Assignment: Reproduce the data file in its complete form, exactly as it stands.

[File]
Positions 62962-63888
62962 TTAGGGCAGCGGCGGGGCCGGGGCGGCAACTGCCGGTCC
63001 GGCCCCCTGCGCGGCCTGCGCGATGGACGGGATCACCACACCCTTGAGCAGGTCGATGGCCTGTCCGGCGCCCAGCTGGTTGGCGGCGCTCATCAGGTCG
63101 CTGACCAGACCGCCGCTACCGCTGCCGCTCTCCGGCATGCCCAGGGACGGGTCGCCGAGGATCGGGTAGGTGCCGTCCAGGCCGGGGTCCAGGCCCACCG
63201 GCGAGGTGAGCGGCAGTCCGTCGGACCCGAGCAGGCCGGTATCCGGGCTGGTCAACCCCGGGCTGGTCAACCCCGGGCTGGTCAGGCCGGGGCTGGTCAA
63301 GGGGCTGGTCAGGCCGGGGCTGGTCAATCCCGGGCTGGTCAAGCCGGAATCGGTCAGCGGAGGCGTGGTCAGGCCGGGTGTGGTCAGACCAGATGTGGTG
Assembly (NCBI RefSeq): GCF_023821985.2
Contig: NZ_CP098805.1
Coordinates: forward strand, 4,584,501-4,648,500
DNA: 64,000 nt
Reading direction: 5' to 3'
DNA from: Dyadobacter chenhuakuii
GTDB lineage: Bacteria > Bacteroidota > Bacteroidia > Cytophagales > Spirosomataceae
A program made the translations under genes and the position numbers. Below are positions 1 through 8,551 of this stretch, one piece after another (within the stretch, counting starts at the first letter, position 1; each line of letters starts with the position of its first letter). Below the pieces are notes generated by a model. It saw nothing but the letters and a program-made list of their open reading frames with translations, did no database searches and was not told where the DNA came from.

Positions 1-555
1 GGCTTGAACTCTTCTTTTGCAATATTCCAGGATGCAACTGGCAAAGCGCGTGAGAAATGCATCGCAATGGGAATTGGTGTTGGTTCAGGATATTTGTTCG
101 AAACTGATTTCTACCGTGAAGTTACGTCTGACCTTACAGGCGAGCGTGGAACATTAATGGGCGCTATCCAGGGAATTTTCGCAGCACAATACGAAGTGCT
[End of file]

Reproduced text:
Positions 62962-63888
62962 TTAGGGCAGCGGCGGGGCCGGGGCGGCAACTGCCGGTCC
63001 GGCCCCCTGCGCGGCCTGCGCGATGGACGGGATCACCACACCCTTGAGCAGGTCGATGGCCTGTCCGGCGCCCAGCTGGTTGGCGGCGCTCATCAGGTCG
63101 CTGACCAGACCGCCGCTACCGCTGCCGCTCTCCGGCATGCCCAGGGACGGGTCGCCGAGGATCGGGTAGGTGCCGTCCAGGCCGGGGTCCAGGCCCACCG
63201 GCGAGGTGAGCGGCAGTCCGTCGGACCCGAGCAGGCCGGTATCCGGGCTGGTCAACCCCGGGCTGGTCAACCCCGGGCTGGTCAGGCCGGGGCTGGTCAA
63301 GGGGCTGGTCAGGCCGGGGCTGGTCAATCCCGGGCTGGTCAAGCCGGAATCGGTCAGCGGAGGCGTGGTCAGGCCGGGTGTGGTCAGACCAGATGTGGTG
Assembly (NCBI RefSeq): GCF_023821985.2
Contig: NZ_CP098805.1
Coordinates: forward strand, 4,584,501-4,648,500
DNA: 64,000 nt
Reading direction: 5' to 3'
DNA from: Dyadobacter chenhuakuii
GTDB lineage: Bacteria > Bacteroidota > Bacteroidia > Cytophagales > Spirosomataceae
A program made the translations under genes and the position numbers. Below are positions 1 through 8,551 of this stretch, one piece after another (within the stretch, counting starts at the first letter, position 1; each line of letters starts with the position of its first letter). Below the pieces are notes generated by a model. It saw nothing but the letters and a program-made list of their open reading frames with translations, did no database searches and was not told where the DNA came from.

Positions 1-555
1 GGCTTGAACTCTTCTTTTGCAATATTCCAGGATGCAACTGGCAAAGCGCGTGAGAAATGCATCGCAATGGGAATTGGTGTTGGTTCAGGATATTTGTTCG
101 AAACTGATTTCTACCGTGAAGTTACGTCTGACCTTACAGGCGAGCGTGGAACATTAATGGGCGCTATCCAGGGAATTTTCGCAGCACAATACGAAGTGCT